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A posthoc analysis of the EMPEROR-Preserved trial suggested empagliflozin decreased the risk of heart failure hospitalization or cardiovascular death, regardless of background diuretic status.
A post hoc analysis of the phase 3 EMPEROR-Preserved trial suggests empagliflozin treatment in patients with heart failure with preserved ejection fraction (HFpEF) should be independent of diuretic therapy and could reduce the need for diuretics.1
The analysis showed empagliflozin was associated with comparable improvements in time to cardiovascular death (CV death) or hospitalization for heart failure (HHF), first and total HHF, rate of decline in estimated glomerular filtration rate (eGFR), and health status, regardless of baseline diuretic status or dose.
“This is in line with findings from heart failure with reduced ejection fraction (HFrEF) patients in the DAPA-HF trial, where baseline diuretic therapy did not modify the benefit of dapagliflozin on these outcomes,” wrote the investigative team, led by Javed Butler, MD, MPH, MBA, at the Baylor Scott and White Research Institute.
Sodium-glucose cotransporter 2 (SGLT2) inhibitors primarily act through a diuretic mechanism and their benefit may be attenuated in patients already taking other diuretics. It is possible that the combined use of SGLT2 inhibitors with conventional diuretics may increase the risk of volume depletion events, acute kidney injury, and other adverse effects.2 Butler and colleagues indicated that the use of SGLT2 inhibitors could additionally impact the need for conventional diuretic therapy.
As a result, the post hoc analysis of the EMPEROR-Preserved trial aimed to assess the safety and efficacy of empagliflozin in relation to background diuretic therapy, as well as to study the association of empagliflozin with the use of conventional diuretics over time. The phase 3 trial was conducted from March 2017 - April 2021 and included individuals with New York Heart Association (NYHA) class II to IV heart failure and left ventricular ejection fraction ≥40%. A total of 5988 patients were enrolled and randomized to receive either empagliflozin (10 mg), or placebo.
Of the enrolled population, 5815 (97.1%) had data on baseline diuretic use and were included in the present analysis. Patients were categorized into the following subgroups according to baseline diuretic therapy: no diuretic use and furosemide-equivalent doses of ≤40 mg, 40 mg, and ≥40mg at baseline. The main clinical outcomes of interest were the composite endpoint of the first hospitalization for heart failure (HHF) or cardiovascular death (CV death), and its various components. Data were analyzed from November 2021 to August 2022.
Among the 5815 patients with known baseline diuretic use, 1179 (20.3%) were not taking diuretics, 1725 (29.7%) were taking ≤40mg, 1772 (30.5%) were taking 40 mg, and 1139 (19.6%) were taking ≥40 mg of furosemide-equivalent doses.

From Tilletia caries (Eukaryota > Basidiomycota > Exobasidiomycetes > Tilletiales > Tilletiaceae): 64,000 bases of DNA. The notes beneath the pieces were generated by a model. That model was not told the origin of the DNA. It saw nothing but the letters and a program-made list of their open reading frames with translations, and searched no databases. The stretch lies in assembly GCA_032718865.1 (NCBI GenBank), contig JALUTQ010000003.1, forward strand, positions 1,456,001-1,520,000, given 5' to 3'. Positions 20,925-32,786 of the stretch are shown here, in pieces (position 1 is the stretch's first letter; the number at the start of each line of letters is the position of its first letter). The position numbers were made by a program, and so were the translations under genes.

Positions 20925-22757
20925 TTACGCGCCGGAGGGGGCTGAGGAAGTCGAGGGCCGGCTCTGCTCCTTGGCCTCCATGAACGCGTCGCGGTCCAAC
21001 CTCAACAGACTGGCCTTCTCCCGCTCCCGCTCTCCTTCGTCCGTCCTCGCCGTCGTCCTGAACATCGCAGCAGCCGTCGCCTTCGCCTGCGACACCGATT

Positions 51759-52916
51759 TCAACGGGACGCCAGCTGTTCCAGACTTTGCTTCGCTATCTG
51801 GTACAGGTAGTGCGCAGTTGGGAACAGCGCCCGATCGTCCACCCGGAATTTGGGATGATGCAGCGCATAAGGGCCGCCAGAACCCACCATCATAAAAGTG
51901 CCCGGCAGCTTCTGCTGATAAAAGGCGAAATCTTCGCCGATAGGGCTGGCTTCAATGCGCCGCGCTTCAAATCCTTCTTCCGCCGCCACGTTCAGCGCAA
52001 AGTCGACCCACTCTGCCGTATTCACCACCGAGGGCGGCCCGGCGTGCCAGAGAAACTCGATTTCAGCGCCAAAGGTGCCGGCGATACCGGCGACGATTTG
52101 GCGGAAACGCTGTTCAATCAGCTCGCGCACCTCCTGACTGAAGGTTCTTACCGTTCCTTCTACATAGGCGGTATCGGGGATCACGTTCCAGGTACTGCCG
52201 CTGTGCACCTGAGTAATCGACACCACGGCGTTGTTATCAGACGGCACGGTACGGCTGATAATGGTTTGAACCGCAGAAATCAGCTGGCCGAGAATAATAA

In the placebo arm, compared with the nondiuretic group, the analysis found the diuretic group had a higher risk of HHF or CV death (hazard ratio [HR], 1.81; 95% CI, 1.38 - 2.39; P <.001), total HHF (HR, 3.21; 95% CI, 2.15 - 4.80; P <.001), first HHF (HR, 2.75; 95% CI, 1.85 - 4.07; P <.001), and all-cause mortality (HR, 1.40; 95% CI, 1.06 - 1.85; P = .02). The results were similar after stratification by diuretic dose, with higher diuretic doses associated with a stepwise increase in these clinical outcomes.
Moreover, the analysis revealed empagliflozin treatment decreased the risk of HHF or CV death, regardless of background diuretic status (HR, 0.81; 95% CI, 0.70 - 0.93 for the diuretic group vs. HR, 0.72; 95% CI, 0.48 - 1.06 for the nondiuretic group; P for interaction = .58). There was no treatment by diuretic status interaction observed for CV death or all-cause death endpoints.
Compared with placebo, empagliflozin was associated with a slower rate of decline in the eGFR regardless of baseline diuretic use or dose. Additionally, the therapy was associated with improved Kansas City Cardiomyopathy Questionnaire 23 (KCCQ) clinical summary scores similarly in both the diuretic and nondiuretic groups at 12-week, 32-week, and 52-week follow-up. Results were consistent when patients were categorized by diuretic dose.
Among those taking diuretics at baseline, empagliflozin was associated with a significantly greater probability of de-escalation (HR, 1.15; 95% CI, 1.02 - 1.30), as well as a decreased likelihood of diuretic dose escalation (HR, 0.74; 95% CI, 0.65 - 0.84; P <.001). However, the analysis showed empagliflozin was associated with a higher incidence of volume depletion events in the diuretic group (7.5 vs. 5.6 events per 100 patient-years; HR, 1.34; 95% CI, 1.13 - 1.59).
The investigative team noted the important clinical implications of the analysis, suggesting SGLT2 inhibitors should not be withheld in patients not taking diuretics due to concerns of destabilizing the euvolemic status. Empagliflozin improved clinical outcomes without increasing volume depletion events in this population.
Butler and colleagues noted that at the time of SGLT2 initiation, most patients with HFpEF would not require a change in diuretic dose. However, they suggested that like every patient with heart failure, physicians should be ready to adjust the diuretic dose according to a patient’s individual needs.
“Doing so will minimize the small risk of volume depletion when SGLT2 inhibitors and loop diuretics are combined,” investigators wrote. “Patient education, daily weights, and monitoring for volume depletion is advisable. In the longer term, as HF status improves in patients taking empagliflozin, the need for diuretics may be reduced.”